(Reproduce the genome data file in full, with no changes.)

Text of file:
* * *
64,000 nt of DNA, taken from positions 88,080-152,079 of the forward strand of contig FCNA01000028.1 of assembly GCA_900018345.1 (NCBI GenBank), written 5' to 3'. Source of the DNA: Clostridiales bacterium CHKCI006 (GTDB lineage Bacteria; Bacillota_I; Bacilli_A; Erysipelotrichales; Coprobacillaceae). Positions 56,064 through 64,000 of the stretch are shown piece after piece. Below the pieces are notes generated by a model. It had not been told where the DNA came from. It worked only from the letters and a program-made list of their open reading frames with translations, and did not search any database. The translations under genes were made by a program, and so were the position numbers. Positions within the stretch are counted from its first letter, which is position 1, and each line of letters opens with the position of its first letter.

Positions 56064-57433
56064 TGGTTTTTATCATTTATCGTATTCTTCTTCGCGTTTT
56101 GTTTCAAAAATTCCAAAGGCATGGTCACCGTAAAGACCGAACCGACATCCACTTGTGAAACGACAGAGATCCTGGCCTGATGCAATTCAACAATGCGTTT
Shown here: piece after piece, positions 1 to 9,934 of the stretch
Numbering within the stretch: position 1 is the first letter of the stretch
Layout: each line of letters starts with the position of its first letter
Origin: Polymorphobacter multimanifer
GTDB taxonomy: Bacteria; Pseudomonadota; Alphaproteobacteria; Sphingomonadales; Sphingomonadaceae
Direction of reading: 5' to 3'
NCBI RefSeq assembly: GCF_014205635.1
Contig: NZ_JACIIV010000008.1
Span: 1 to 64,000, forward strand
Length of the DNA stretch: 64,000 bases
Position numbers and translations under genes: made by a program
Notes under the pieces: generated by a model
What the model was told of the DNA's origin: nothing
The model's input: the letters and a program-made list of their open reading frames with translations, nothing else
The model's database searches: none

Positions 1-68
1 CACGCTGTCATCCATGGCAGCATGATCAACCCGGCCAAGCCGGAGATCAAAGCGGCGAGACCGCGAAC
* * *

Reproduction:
64,000 nt of DNA, taken from positions 88,080-152,079 of the forward strand of contig FCNA01000028.1 of assembly GCA_900018345.1 (NCBI GenBank), written 5' to 3'. Source of the DNA: Clostridiales bacterium CHKCI006 (GTDB lineage Bacteria; Bacillota_I; Bacilli_A; Erysipelotrichales; Coprobacillaceae). Positions 56,064 through 64,000 of the stretch are shown piece after piece. Below the pieces are notes generated by a model. It had not been told where the DNA came from. It worked only from the letters and a program-made list of their open reading frames with translations, and did not search any database. The translations under genes were made by a program, and so were the position numbers. Positions within the stretch are counted from its first letter, which is position 1, and each line of letters opens with the position of its first letter.

Positions 56064-57433
56064 TGGTTTTTATCATTTATCGTATTCTTCTTCGCGTTTT
56101 GTTTCAAAAATTCCAAAGGCATGGTCACCGTAAAGACCGAACCGACATCCACTTGTGAAACGACAGAGATCCTGGCCTGATGCAATTCAACAATGCGTTT
Shown here: piece after piece, positions 1 to 9,934 of the stretch
Numbering within the stretch: position 1 is the first letter of the stretch
Layout: each line of letters starts with the position of its first letter
Origin: Polymorphobacter multimanifer
GTDB taxonomy: Bacteria; Pseudomonadota; Alphaproteobacteria; Sphingomonadales; Sphingomonadaceae
Direction of reading: 5' to 3'
NCBI RefSeq assembly: GCF_014205635.1
Contig: NZ_JACIIV010000008.1
Span: 1 to 64,000, forward strand
Length of the DNA stretch: 64,000 bases
Position numbers and translations under genes: made by a program
Notes under the pieces: generated by a model
What the model was told of the DNA's origin: nothing
The model's input: the letters and a program-made list of their open reading frames with translations, nothing else
The model's database searches: none

Positions 1-68
1 CACGCTGTCATCCATGGCAGCATGATCAACCCGGCCAAGCCGGAGATCAAAGCGGCGAGACCGCGAAC